A lot of people tend to get tripped up with certain quirks of the English language; the distinction between “nevermind” vs “never mind” remains one such tripping hazard.
Some people use “nvm” or “nm,” but it only works in a handful of situations. And, writing an essay is not one of those options.
The rest of this article is dedicated to breaking down how these two words should and should not be used.
Let’s Define These Two Terms
The first step in understanding something is knowing what that something is. Let us look at the definitions of these two bits of English and see how well we can untangle the confusion over the use of never mind vs nevermind.
- Never mind: This spelling of the concept is used as an conjunction that means “leave it alone.” It has also been used as an imperative to suggest the disregard of one or more objects in a sentence.
- Nevermind: This word has been used as a noun that roughly means concern. It is also dialectical, meaning that it only shows up within certain dialects of the English language like those spoken in the American Southeast and African-American Vernacular English.
Why These Two Terms Are Often Confused
The English language is Frankenstein’s monster of words, harvested from the unwitting members of other languages. The biggest reason why people get confused on whether they should use nevermind or never mind to convey their message is that they disregard the relevance of space; the end result is two different words that with distinct purposes.
When to Use Each Word/Phrase
The most basic distinction between the proper use of these two terms is in their nature.
- Because nevermind is a noun, it should only be used as a focal point of a sentence. Specifically, it should be used when you wish to convey indifference or disregard for something. As has been brought up before, this word does not even see use outside of certain English dialects, meaning it may also be used by an author to characterize or represent a fictional character’s home region.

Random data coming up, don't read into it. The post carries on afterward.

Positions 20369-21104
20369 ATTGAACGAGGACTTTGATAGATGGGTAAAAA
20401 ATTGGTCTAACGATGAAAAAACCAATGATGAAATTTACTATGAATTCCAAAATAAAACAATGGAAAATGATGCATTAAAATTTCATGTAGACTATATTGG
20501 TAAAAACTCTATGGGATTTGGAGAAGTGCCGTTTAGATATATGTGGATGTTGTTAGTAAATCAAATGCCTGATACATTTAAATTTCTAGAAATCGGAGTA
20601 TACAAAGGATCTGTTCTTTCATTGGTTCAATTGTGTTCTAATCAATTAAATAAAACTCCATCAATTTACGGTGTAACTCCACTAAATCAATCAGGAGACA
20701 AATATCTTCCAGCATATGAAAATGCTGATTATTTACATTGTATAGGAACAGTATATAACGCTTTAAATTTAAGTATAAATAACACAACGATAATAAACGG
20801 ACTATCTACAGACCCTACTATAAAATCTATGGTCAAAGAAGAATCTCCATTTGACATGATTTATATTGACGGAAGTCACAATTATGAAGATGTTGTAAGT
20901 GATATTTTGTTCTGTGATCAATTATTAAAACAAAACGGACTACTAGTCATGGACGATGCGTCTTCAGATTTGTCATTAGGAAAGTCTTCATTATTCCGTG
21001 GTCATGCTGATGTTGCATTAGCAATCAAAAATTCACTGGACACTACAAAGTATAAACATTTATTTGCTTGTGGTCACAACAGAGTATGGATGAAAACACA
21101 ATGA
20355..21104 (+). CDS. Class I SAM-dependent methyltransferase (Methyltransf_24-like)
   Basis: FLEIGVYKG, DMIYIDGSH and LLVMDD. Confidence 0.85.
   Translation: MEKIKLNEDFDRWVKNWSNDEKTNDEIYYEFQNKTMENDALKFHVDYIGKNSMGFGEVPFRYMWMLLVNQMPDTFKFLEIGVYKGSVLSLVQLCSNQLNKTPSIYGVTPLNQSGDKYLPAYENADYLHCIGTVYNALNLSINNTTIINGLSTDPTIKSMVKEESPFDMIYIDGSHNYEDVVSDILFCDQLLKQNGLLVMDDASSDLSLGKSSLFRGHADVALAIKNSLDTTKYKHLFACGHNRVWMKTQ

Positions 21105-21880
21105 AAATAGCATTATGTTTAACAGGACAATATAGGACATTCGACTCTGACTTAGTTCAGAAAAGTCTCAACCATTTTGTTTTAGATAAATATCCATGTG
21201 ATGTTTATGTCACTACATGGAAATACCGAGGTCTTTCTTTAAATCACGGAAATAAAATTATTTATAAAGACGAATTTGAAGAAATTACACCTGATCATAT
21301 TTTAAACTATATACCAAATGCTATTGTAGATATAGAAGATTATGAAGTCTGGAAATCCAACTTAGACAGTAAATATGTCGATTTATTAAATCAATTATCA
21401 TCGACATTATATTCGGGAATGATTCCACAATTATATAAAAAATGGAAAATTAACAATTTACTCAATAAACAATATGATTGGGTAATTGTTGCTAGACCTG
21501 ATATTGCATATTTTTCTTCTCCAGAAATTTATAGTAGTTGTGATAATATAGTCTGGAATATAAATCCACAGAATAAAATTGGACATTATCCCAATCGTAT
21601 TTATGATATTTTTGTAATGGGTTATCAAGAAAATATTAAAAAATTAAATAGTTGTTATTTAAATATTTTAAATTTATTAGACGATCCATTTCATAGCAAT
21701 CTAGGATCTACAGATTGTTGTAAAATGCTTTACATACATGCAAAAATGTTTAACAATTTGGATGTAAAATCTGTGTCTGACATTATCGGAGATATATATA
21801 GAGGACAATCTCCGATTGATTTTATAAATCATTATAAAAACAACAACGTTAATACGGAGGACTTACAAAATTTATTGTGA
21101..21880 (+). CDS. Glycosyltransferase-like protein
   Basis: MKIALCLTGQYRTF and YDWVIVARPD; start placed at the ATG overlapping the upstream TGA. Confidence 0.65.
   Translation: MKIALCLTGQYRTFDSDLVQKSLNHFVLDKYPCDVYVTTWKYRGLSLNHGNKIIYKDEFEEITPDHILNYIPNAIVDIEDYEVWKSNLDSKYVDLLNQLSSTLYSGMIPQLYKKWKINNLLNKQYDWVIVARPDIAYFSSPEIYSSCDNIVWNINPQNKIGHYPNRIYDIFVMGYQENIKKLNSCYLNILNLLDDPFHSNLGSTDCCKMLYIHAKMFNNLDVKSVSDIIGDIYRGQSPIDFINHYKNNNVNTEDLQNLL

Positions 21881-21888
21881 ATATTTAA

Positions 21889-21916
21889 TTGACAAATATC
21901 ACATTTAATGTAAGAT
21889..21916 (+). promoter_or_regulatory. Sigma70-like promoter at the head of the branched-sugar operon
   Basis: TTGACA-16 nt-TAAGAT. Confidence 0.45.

- Never mind, when used as a conjunction, is used to link two other words and has similar implications as phrases like “let alone” and “much less,” with the following word often being framed as something negative or even less relevant or of merit to the linked word found earlier in the sentence.
- Never mind, when used as an imperative, should be used by one speaker to urge another party to avoid considering something.
A Few Examples Using Never Mind vs Nevermind
The best way to learn about language is by example. Provided below are several correct examples of usage for each of these two featured words.
- “Never mind that man’s chicanery.”
- “Never mind! It turns out that the keys were with me the whole time.”
- “I take a lot of umbrage never mind disdain for how I deal with people and my job but don’t you dare pretend that you know better than I when it comes to electrical engineering!”
- “A curfew of 10 p.m. means 10 p.m. never mind one, ten or even fifty minutes beyond that point in time!”
- “Nevermind meaning well, she really doesn’t get how truly out of line she was.”
- “It makes no nevermind to me how honorable you are, that was rude!”
- “Don’t you pay that bully no nevermind, he will keep moving from one form of agitation to another until such time that you give him whatever satisfaction his sick mind craves from you.”
So there you have it. An utter and complete breakdown of the purpose and implementation for each of these two specific words.
It is worth reiterating that language, especially the different facets of the English language, is an ever-evolving means of communication. This guide might be accurate now. However, there might be a shift because of the ongoing proliferation of “nevermind” as a one-word imperative.